Since making his name as the director of the Austin Powers and Meet the Parents films, Roach has segued into a career as a helmer of ripped-from-the-headlines docudramas like Recount and Game Change. His recent Fox News drama Bombshell is indicative of his approach, tapping into angry populist sentiment but reducing the complexity of his subject so that the audience always knows when to cheer or who to boo. Coastal Elites operates in a similar vein, cycling through liberal talking points such as LGBTQ+ rights, political division, racial inequality, Trumpism, overworked frontline medical staff, sexism, Hillary Clinton and the 2016 election without much in the way of new insight or perspective. If you watch this film, you’re guaranteed to be perfectly aligned with its characters on all these issues. Coastal Elites isn’t trying to challenge your preconceived notions about the state of the country. Rudnick and Roach mostly want to reassure you that you’re not alone in how you think.
There’s comfort in that, I suppose. I’m lucky to live in L.A. around like-minded folks, but I have friends back home in downstate Illinois who feel a little lonelier in their views. For them, Coastal Elites may be a tonic. But even so, there’s a cringy, one-night-only faux-modesty to the proceedings that feels inadequate to the task at hand. Each of these monologues will get to a very intimate place — these characters are relating something that happened to them but, of course, they’ll actually get around to revealing vulnerable aspects of themselves — yet there’s nonetheless a phoniness to Coastal Elites. The people we meet in the film may be coastal elites, but they’re still meant to be relatively regular folks, except they’re played by famous actors pretending to be regular folks. You feel like you’re watching one of those charity live-reads that are well-intentioned but also a bit showy and stagy — a stunt making a big deal of its offhand spontaneity.
But with those significant objections noted, what ultimately saves Coastal Elites is when the writing or the performances cut through the high-concept conceit, and instead, just tell interesting stories. Midler’s hyper-Jewish Miriam is meant to be a lot — a parody of a parody of the feminist, NPR-tote-bag-loving New Yawka — but the actress so overdoes the cutesiness from the jump that I wasn’t sure I could make it through another 85 minutes of the film. But while the shtick stays over-the-top, Miriam’s tale does start to go in interesting directions, even if it lands on a pretty naive, touchy-feely note about the power of art to stand in defiance to the Trumps of the world. (Tell that to all the unemployed artists who were already screwed before the pandemic hit.)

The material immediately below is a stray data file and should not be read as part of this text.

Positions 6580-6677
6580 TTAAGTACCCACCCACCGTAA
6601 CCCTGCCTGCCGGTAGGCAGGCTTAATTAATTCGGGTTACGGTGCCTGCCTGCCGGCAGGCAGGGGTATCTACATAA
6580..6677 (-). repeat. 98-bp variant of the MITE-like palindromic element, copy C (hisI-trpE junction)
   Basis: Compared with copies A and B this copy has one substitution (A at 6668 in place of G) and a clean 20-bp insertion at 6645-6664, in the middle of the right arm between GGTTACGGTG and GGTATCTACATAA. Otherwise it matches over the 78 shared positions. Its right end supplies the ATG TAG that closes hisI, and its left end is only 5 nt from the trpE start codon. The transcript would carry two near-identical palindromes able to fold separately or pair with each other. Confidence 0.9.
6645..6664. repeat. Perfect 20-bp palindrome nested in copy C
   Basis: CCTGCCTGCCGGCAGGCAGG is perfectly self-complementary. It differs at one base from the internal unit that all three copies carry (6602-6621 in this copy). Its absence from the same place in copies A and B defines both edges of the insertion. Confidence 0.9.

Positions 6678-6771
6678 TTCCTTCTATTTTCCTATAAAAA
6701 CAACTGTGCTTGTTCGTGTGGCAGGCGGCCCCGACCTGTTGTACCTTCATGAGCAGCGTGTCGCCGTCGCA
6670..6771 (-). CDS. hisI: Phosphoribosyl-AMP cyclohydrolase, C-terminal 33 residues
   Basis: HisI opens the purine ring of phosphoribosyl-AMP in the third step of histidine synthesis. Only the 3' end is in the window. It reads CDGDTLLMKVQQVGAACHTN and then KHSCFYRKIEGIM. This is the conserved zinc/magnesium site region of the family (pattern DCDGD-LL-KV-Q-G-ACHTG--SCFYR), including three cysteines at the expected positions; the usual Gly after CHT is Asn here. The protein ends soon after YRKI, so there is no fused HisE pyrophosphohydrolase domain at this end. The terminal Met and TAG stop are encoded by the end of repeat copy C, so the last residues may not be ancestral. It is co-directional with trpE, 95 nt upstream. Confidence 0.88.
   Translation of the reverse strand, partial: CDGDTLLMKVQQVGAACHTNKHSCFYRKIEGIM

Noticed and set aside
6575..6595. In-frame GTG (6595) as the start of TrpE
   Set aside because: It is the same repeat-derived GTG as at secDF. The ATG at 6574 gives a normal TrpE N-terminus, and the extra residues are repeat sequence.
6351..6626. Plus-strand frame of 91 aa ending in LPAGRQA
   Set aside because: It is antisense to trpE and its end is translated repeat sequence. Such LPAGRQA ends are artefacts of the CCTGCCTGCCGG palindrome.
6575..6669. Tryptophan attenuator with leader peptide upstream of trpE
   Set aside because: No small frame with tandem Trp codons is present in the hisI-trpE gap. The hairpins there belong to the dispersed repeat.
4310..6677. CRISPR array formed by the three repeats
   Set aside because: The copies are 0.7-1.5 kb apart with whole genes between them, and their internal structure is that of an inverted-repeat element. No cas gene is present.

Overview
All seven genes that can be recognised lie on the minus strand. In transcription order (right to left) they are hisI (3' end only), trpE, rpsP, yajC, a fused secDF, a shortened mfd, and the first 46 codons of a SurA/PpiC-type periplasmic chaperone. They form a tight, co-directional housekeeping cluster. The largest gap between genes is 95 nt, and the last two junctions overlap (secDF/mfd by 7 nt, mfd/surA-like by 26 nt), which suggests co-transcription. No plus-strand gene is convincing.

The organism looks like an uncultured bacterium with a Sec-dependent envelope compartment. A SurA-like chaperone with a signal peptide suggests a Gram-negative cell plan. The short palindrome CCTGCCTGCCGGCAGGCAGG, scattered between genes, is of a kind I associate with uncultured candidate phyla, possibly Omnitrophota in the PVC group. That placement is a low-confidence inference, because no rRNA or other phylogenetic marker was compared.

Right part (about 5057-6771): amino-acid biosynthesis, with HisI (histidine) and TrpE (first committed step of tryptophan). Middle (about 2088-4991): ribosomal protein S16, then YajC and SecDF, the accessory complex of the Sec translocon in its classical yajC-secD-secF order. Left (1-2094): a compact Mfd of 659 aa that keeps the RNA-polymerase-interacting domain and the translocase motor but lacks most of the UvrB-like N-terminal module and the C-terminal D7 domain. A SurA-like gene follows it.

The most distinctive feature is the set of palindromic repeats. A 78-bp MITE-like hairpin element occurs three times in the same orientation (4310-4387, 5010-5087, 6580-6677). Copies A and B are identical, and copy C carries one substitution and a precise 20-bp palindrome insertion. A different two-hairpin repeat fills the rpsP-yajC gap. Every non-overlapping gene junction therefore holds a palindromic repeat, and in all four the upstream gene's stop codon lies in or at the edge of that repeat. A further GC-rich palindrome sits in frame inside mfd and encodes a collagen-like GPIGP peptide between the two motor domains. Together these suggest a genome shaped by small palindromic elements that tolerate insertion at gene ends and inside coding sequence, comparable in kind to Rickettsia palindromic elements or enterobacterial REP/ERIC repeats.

From there, though, Coastal Elites gets stronger, with Levy’s conflicted gay actor and Paulson’s frazzled liberal with a right-wing family she loves especially poignant. Rae’s HBO series Insecure is among my favorite things right now, so it’s unfortunate that Rudnick doesn’t give her a stronger piece. (I wondered if Callie’s memories of being a young Black woman trapped in a school of pretty blondes like Ivanka was simply too far of a stretch for his imagination.)
But Dever, so good in last year’s Booksmart, is Coastal Elites’ highlight. As Sharynn, a down-to-earth nurse who’s upbeat but utterly exhausted, Dever is natural in a way that none of her cohorts is. The fun of monologues is the way they allow actors to go big, turning one person’s experiences into a kind of performance piece that they share with the audience. There’s a level of unreality baked into monologues — people rarely talk at others in such a concentrated, structured way for an extended period — and Coastal Elites can’t entirely navigate around the problem. (The most liberal, artsy, hoity-toity thing about this film is its very structure.) But Dever is masterful at showing us a diligent nurse who looks bone-tired but is determined to remain upbeat, despite the amount of death she’s seen.
Part of Sharynn’s trick to staying positive ends up being a surprise that unexpectedly harks back to something earlier in Coastal Elites, a neat narrative twist that makes the obvious but still affecting point that we’re more connected to each other than we realize. But what’s special about Dever’s segment is it’s the one that fully achieves what this film aspires to do. Much like Trump voters, coastal elites aren’t just one type, and Coastal Elites insists that the cultural caricature of the latte-drinking, therapy-obsessed liberal urbanite needs to be rethought. But Sharynn is the only character who comes across as a real person. The rest are merely acting.